In nomine mortis cultus — May death’s spectre cross incanted portal through poisoned Host, his unlight trailing ribbons of blood’s desecration under foot. Pass beneath each arch smearing the manifestation’s paling purge and leaving rusted gradient upon your sleeves. All ancestral sleep will see their coffins burst of dignity only to melt under craven acidic spittle and grinding teeth. The mist of their exhumation and the splattering excrement of these foulest hungered sinistral forms will curse us with delightfully noxious muse to movement, bewildering yet pushing the devout husk along with a triumphant chest to war and away from sanctity. Conjuring this thrill and swinging all sword by possession of ruthless daimonian grip is inherently “freeing”, an evil act outside of the self that frightens loose the bowels of sunburnt minds — Ave daimon, breach our crammed and drip-fed caging. All malevolent hypnotism bears naked empowerment, a vigorous self-destruction for the sake of shaking loose all poorly tied ropes. Eat only the foulest flesh and spread in splattered horror what chunks still hold their pious constitution in conjuration of cruelest cursed-blood, Caedes Cruenta, our Athenian font of irreverence who’d pour this hourlong ritual ‘Of Ritual Necrophagia and Mysterious Ghoul Cults‘ to reanimate elder ghast and crippling grandeur anew.
We start with a young corpse, a demo tape (‘Resurrection of the Dead‘, 2004) mulling over formative mid-paced black metal ideals. It was a foot steeped in cold water in the same way ‘Passage to Arcturo’ was: Brilliant and arcane but not precisely indicative of the core evolution that would take place beyond. Though they were likely still in their late teenage years during its construction the first gasp from the original duo of Echetleos and Wrykolas bade well. I don’t believe the line-up officially expanded until after their first full-length (‘Σκιές Δαιμόνων‘, 2010) a god-like debut positing a gloriously melodic, silvery sheen upon ancient Hellenic black metal. For my own taste in black metal, which has focused intently upon the Greek black metal spheres since the late 90’s, this was the birth of a new titan force in a realm that had not yet entirely reawakened. Yes, ‘Stygian Forces of Scorn’ was an important, very professional first step in reinvigorating a new pulse in Athens but for those of us slumming around or, digging into the cultic reaches ‘Σκιές Δαιμόνων’ left an equally permanent ripple through all hidden orders. You can imagine the acolytes stirring with even greater fervor when their temples were lit with the ruinous burst of (‘Ερείπια Ψυχών‘, 2014) the first record after the band had expanded to a full line-up and found idyllic narrative strength and faster meter. This was a considerable broadening of the first record’s effortlessly flowing melodic black metal sound now pulling in more of those slower early 90’s influences from Varathron and Necromantia without ever coming to a full stop. One couldn’t accuse Caedes Cruenta of flatly copying the ancestral sound of any one influence from the Hellenic black metal realm but at this point it was clear they’d found their own rhythmic voice without falling from the stature of the old ways. The years beyond served to gather all implements for this greatest ritual.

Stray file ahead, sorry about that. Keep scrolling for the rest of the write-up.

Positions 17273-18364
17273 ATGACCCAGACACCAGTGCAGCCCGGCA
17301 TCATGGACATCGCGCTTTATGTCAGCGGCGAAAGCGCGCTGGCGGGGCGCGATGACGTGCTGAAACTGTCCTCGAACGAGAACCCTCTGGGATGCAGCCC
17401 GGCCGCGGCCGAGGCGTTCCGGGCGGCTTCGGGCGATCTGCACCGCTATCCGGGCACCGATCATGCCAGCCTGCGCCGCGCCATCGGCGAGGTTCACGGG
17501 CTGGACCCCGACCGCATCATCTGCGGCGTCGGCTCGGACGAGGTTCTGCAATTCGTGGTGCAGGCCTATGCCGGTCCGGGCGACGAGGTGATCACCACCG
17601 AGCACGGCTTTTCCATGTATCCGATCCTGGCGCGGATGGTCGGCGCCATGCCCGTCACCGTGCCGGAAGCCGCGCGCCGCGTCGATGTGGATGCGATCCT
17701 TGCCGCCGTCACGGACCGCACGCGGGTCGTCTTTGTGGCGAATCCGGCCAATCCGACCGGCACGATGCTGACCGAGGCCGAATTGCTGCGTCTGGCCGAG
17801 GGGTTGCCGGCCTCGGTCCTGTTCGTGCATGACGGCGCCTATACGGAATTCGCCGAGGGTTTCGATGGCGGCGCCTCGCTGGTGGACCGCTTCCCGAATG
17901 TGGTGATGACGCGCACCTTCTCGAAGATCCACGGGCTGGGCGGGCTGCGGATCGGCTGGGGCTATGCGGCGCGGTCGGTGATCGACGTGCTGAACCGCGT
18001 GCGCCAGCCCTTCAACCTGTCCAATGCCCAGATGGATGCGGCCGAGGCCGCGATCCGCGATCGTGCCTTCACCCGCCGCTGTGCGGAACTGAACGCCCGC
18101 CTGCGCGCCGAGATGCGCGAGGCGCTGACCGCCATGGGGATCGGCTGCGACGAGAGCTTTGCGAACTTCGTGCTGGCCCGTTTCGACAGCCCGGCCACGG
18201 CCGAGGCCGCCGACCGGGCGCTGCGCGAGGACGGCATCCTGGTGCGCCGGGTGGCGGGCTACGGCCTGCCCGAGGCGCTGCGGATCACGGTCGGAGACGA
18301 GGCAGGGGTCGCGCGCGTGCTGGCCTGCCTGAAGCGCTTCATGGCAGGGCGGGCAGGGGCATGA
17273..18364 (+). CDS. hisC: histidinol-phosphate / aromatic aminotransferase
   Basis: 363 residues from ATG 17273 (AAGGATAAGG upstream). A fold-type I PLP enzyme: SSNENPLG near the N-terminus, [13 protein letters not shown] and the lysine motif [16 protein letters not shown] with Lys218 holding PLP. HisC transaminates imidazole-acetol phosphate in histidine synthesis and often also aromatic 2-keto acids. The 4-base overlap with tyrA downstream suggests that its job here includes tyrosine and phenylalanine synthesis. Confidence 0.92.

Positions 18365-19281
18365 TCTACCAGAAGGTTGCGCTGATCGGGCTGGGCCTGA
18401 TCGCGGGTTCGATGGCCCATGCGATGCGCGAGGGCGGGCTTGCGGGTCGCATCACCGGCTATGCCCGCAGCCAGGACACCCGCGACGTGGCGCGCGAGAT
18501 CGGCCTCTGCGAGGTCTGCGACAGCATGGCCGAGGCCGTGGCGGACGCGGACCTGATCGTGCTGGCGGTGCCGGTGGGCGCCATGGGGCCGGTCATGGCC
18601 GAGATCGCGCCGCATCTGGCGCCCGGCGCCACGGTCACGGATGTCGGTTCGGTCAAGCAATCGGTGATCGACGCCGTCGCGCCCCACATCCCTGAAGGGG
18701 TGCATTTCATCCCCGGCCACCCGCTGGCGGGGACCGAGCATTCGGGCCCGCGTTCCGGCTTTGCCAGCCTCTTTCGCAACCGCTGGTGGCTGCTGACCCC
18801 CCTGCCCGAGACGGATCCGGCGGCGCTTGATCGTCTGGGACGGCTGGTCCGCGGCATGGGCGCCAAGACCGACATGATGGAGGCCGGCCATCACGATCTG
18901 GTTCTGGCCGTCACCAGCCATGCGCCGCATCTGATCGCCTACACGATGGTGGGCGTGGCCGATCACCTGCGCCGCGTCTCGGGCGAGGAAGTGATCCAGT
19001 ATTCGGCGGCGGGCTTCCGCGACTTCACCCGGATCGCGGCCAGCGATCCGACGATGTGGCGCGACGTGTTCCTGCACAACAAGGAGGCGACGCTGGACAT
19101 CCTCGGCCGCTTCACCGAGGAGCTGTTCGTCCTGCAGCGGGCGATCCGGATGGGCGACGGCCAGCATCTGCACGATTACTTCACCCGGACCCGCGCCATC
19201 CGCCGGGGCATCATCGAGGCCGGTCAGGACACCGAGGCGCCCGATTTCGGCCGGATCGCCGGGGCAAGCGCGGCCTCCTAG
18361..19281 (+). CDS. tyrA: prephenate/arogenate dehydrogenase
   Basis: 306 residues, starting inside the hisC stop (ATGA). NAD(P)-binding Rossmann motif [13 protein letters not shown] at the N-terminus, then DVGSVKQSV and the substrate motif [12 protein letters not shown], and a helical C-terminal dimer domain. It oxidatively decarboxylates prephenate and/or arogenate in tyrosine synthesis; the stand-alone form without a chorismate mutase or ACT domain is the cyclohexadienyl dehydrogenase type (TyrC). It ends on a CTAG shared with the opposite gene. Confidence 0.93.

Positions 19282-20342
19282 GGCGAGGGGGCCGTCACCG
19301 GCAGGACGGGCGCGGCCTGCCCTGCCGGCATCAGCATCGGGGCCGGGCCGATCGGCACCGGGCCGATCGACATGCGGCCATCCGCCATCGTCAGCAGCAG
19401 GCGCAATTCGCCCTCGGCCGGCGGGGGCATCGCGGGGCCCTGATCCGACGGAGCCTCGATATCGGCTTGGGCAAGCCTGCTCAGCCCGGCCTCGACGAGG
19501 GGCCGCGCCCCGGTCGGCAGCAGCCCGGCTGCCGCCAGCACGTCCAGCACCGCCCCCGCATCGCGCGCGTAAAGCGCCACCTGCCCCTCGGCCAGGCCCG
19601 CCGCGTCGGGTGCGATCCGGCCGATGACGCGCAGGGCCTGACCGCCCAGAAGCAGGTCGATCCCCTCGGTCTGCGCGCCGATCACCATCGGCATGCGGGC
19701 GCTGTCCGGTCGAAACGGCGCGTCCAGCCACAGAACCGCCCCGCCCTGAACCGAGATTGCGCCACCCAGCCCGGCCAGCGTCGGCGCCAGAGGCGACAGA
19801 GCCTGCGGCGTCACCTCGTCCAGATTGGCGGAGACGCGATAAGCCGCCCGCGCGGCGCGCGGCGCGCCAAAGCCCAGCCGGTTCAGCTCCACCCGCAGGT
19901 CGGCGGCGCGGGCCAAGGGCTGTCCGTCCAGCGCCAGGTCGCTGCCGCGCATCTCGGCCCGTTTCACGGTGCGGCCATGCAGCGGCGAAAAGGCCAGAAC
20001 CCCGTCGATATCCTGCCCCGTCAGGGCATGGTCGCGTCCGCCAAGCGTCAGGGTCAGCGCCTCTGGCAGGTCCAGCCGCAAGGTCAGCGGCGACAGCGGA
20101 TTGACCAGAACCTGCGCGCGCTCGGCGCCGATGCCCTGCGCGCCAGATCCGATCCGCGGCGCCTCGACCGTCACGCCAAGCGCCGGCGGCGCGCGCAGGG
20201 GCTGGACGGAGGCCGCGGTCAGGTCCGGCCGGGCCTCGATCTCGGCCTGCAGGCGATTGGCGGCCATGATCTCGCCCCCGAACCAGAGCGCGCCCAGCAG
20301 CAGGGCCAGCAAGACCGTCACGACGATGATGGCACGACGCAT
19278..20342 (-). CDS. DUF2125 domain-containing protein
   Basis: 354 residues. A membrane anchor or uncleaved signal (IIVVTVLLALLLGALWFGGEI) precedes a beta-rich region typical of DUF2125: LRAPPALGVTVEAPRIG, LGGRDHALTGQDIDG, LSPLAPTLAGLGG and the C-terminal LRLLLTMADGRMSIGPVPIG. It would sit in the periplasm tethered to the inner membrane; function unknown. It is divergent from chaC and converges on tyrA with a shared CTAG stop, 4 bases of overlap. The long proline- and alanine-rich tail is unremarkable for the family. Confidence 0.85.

Each Caedes Cruenta album has its own core “phrase”, a theme to pull variation that is meditated upon throughout and in the case of ‘Ερείπια Ψυχών’ it was “Aura Of Immortal Souls” serving as the keystone. It was also arguably their first piece to clearly reach for a hint of ‘Non Serviam’-era Rotting Christ squarely. I mention this song in particular not only because I know it so well but because they’ve actually re-recorded it for ‘Of Ritual Necrophagia and Mysterious Ghoul Cults’ along with some tracks from their aforementioned first album, their most recent 7″ (‘Recitations of Abyssic Necropsalms‘, 2017) and ‘The Wizard of Yaddith / The Sleeper of R’Lyeh’ a split EP with Cult of Eibon. There is one entirely new piece here yet all of the tracks are slightly reworked with additional intros or movement to cohere these fresh sessions into one indomitable mass. Existing fans will find most all of this new recording familiar yet idealized in version. So, is it a re-recorded greatest hits, a rarity compilation and a new album all at once? It is unofficially both of those things and officially none of them. At just over an hour long ‘Of Ritual Necrophagia and Mysterious Ghoul Cults’ intends to be the definitive statement from Caedes Cruenta, performed live in Eleventh Tower Studios with the final rendering from the fellow who produced Rapture‘s (Greece) two most recent records. This roots in reality the living document of their mastery via strongest elder pieces alongside newer compositions via livewire performances — Impassioned and raw but always commanding the space they inhabit. It’ll surely feel redundant to buy the reissue of ‘Ερείπια Ψυχών’ from last year and compare it with this album since a few tracks landed on this album as well (again, new session and sound) but these guys ultimately make their case for it with the recording quality and some well-curated selections to refurbish or, reimagine for this release.